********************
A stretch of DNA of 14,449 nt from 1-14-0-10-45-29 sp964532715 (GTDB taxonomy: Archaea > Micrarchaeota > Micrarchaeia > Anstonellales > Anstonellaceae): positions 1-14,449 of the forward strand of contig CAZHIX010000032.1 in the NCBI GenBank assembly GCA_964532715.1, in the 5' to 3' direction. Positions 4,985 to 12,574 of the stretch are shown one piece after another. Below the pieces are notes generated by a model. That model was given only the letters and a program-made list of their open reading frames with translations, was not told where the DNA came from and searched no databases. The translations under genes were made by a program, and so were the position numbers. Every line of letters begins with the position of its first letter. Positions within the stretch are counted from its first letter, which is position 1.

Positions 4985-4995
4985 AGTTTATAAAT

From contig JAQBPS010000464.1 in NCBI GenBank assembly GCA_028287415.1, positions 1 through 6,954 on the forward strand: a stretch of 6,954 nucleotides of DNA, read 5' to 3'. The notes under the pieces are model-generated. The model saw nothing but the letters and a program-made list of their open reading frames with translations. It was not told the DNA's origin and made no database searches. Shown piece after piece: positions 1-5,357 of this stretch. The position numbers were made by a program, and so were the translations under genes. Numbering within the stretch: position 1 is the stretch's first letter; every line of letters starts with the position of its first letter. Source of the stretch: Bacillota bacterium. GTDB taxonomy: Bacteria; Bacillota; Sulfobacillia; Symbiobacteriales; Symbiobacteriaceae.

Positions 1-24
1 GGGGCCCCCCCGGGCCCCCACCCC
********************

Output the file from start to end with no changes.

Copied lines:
A stretch of DNA of 14,449 nt from 1-14-0-10-45-29 sp964532715 (GTDB taxonomy: Archaea > Micrarchaeota > Micrarchaeia > Anstonellales > Anstonellaceae): positions 1-14,449 of the forward strand of contig CAZHIX010000032.1 in the NCBI GenBank assembly GCA_964532715.1, in the 5' to 3' direction. Positions 4,985 to 12,574 of the stretch are shown one piece after another. Below the pieces are notes generated by a model. That model was given only the letters and a program-made list of their open reading frames with translations, was not told where the DNA came from and searched no databases. The translations under genes were made by a program, and so were the position numbers. Every line of letters begins with the position of its first letter. Positions within the stretch are counted from its first letter, which is position 1.

Positions 4985-4995
4985 AGTTTATAAAT

From contig JAQBPS010000464.1 in NCBI GenBank assembly GCA_028287415.1, positions 1 through 6,954 on the forward strand: a stretch of 6,954 nucleotides of DNA, read 5' to 3'. The notes under the pieces are model-generated. The model saw nothing but the letters and a program-made list of their open reading frames with translations. It was not told the DNA's origin and made no database searches. Shown piece after piece: positions 1-5,357 of this stretch. The position numbers were made by a program, and so were the translations under genes. Numbering within the stretch: position 1 is the stretch's first letter; every line of letters starts with the position of its first letter. Source of the stretch: Bacillota bacterium. GTDB taxonomy: Bacteria; Bacillota; Sulfobacillia; Symbiobacteriales; Symbiobacteriaceae.

Positions 1-24
1 GGGGCCCCCCCGGGCCCCCACCCC